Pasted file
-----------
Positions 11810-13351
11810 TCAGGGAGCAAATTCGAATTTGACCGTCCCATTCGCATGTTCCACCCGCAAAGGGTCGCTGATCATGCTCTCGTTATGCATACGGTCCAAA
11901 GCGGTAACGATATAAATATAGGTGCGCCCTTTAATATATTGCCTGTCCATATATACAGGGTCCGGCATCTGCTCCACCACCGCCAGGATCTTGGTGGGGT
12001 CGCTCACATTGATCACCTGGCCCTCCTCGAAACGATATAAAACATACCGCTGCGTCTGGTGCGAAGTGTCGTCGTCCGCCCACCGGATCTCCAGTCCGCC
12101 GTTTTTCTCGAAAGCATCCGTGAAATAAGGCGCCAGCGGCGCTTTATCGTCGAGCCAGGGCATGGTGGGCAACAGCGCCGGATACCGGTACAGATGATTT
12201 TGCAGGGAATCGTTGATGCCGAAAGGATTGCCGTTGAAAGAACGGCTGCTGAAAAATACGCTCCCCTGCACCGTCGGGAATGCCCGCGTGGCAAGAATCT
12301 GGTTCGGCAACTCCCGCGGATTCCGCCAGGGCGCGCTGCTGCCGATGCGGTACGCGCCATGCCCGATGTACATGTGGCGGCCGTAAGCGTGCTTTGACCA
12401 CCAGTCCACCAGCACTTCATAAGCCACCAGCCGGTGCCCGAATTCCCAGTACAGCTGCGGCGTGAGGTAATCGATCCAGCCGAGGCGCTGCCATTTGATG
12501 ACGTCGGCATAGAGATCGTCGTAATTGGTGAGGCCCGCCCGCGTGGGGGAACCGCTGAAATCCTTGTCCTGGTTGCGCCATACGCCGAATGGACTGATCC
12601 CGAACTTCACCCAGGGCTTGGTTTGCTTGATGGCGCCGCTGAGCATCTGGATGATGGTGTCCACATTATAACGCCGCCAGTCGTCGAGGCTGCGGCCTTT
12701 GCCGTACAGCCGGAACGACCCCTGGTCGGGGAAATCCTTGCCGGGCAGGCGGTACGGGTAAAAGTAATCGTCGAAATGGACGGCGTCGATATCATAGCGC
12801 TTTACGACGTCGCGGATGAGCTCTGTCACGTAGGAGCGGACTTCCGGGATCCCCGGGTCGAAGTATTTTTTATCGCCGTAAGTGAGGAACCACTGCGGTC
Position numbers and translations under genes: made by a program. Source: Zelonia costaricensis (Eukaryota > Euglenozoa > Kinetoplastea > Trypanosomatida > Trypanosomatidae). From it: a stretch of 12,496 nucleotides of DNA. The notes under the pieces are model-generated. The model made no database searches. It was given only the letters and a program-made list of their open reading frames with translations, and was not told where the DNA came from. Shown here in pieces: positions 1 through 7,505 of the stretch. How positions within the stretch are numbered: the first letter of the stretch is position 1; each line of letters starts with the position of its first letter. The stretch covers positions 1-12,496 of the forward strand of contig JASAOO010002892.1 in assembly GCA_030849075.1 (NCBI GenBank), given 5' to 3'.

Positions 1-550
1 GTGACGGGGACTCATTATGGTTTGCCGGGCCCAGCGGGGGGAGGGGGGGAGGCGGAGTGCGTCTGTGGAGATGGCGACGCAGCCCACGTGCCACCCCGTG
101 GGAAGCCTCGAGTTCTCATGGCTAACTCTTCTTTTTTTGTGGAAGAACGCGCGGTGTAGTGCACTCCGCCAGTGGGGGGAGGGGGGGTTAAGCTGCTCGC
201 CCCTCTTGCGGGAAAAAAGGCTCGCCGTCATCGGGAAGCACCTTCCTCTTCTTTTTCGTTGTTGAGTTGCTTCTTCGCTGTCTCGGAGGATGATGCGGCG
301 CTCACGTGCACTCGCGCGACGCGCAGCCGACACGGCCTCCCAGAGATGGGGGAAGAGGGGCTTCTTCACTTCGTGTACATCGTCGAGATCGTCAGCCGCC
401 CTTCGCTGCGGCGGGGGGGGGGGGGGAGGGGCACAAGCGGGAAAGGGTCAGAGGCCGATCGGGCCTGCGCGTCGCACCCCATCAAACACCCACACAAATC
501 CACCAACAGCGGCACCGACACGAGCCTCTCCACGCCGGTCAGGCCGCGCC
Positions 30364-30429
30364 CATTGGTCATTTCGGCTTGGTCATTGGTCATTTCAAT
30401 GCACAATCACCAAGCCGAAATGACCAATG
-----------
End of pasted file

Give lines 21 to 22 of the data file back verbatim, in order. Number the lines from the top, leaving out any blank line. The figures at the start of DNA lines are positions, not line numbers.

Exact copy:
Positions 30364-30429
30364 CATTGGTCATTTCGGCTTGGTCATTGGTCATTTCAAT